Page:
The governor also warned that if the COVID-19 cases and hospitalizations continue to rise, the ability to care for COVID-19 patients and other patients as well could be compromised, as hospitalizats ocntinue to fill up.

Dr. Lee Norman, Kansas secretary of health, said Kansas hospitals are running out of beds and especially staffed beds, with many operating at full capacity. Some hospitals are shutting down clinics to created increased capacity, and others are freeing up capacity through limiting elective surgeries.

He said the KDHE and the Kansas Department of Emergency Management are working with a contractor to coordinate the movement of patients between hospitals, identify needs, find where the beds are available and work with them to transfer the patients. Often this involves a patient who is at a smaller hospital who needs a higher level of care, such as critical care or intensive care. Patients would be returned to their home communities’ hospital once they improve.

Dr. Norman said front-line workers are facing fatigue with the flood of new cases pushing them to the brink. Many have worked nonstop for eight months, he said, and they are owed a debt of gratitude and appreciation.

“We owe them a commitment to live safely and protect the community from this virus,” Dr. Norman said.

Answering a question about the Leavenworth County Commission voting on Wednesday to opt out of the mask mandate, the governor said she would like every county to adopt a mask mandate; she is glad some cities (Leavenworth and Lansing) in Leavenworth County have passed their own mask mandate; and the county commission can reconsider it at any time.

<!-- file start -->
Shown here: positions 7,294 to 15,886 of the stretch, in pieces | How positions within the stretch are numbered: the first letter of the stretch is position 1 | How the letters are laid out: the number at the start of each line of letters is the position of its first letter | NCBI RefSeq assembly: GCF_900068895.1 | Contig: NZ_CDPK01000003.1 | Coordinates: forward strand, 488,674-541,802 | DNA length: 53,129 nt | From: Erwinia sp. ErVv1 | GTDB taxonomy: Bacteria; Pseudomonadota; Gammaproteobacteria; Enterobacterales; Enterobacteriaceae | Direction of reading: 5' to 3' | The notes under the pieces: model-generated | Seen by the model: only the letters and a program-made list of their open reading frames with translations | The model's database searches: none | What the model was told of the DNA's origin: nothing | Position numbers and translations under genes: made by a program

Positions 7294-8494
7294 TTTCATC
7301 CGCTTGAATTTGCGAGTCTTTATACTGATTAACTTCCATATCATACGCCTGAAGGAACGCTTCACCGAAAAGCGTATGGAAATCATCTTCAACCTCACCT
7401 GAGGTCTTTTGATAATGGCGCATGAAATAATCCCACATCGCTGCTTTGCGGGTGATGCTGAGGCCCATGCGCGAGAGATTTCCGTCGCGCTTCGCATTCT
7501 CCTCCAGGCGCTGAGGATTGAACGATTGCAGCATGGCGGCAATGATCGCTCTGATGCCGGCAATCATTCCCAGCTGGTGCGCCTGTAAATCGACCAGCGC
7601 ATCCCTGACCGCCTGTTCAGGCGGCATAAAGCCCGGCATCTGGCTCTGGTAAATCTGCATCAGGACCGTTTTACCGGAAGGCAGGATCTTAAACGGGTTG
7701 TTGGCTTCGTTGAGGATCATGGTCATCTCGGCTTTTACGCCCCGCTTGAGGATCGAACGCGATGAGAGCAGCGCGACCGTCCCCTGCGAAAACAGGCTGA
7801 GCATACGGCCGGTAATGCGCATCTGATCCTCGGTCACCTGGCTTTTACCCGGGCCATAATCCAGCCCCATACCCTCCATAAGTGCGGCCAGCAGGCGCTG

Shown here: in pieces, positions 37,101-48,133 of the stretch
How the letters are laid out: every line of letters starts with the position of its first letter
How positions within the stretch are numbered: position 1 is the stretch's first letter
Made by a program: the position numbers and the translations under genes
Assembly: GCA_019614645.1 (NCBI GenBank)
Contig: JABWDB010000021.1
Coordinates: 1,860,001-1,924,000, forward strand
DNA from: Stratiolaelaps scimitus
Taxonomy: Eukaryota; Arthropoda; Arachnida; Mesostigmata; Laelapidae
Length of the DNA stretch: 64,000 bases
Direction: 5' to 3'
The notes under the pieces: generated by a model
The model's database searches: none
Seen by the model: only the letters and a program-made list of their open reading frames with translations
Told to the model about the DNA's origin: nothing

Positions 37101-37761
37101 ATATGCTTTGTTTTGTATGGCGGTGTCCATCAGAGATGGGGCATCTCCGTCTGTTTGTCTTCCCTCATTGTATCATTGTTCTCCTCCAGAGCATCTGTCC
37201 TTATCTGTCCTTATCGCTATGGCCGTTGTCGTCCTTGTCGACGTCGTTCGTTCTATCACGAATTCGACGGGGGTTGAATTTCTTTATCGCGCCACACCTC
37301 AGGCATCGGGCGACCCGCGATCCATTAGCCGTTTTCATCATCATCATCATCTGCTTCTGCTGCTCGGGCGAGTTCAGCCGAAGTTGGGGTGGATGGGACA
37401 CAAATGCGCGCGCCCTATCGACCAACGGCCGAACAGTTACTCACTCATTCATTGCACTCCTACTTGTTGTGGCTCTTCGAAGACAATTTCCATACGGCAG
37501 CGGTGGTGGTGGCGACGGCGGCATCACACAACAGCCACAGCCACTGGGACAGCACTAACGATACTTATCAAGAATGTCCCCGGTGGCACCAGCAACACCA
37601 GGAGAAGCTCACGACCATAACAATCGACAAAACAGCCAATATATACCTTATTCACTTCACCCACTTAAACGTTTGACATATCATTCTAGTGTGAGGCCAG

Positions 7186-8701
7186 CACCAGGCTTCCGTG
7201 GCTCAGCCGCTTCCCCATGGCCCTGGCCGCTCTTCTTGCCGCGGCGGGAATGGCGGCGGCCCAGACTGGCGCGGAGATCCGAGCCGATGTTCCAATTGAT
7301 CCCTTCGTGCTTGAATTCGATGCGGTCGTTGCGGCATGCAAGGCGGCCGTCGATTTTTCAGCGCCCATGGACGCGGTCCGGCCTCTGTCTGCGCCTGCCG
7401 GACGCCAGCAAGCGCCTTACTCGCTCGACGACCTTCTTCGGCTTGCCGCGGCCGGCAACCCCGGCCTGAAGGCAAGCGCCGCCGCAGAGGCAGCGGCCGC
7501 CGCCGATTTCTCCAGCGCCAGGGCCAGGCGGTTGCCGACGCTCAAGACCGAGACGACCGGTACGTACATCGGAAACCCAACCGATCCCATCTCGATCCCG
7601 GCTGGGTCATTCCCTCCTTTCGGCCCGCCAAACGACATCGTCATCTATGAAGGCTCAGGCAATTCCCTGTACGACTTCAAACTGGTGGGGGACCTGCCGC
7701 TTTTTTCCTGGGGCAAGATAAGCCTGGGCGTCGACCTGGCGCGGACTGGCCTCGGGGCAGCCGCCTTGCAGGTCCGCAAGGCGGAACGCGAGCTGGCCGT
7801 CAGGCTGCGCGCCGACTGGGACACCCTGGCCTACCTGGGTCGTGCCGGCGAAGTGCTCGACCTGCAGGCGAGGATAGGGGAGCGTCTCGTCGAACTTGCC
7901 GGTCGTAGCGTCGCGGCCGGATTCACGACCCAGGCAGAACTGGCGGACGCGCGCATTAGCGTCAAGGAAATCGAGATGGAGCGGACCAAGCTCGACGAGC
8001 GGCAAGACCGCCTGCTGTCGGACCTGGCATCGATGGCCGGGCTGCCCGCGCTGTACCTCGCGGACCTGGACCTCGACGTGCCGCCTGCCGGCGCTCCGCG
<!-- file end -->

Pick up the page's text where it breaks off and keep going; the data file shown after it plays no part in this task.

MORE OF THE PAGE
She said she was very grateful to the county commissions and city councils that have put a mask mandate in place. Twenty-two local governments are following the governor’s mask mandate; 36 jurisdictions have their own county mask order; and 47 jurisdictions have no mask order.

Leavenworth County is the only one in the Greater Kansas City area that does not have a mask mandate. Wyandotte County has had a local mask mandate for around seven months.

Gov. Kelly said the state submitted a vaccination plan to the CDC which has been approved. They are now working to determine what the rollout will be and where, she said. Even though the plan has been approved, they don’t have all the information and data from the federal government yet, she said. That will be added to the plan once they receive it.

COVID-19 cases increase 180 in Wyandotte County

Wyandotte County reported 10,635 total cumulative cases on Wednesday, Nov. 25, an increase of 180 cases since Tuesday, according to the Unified Government COVID-19 webpage. There were 177 total deaths, no change since Tuesday.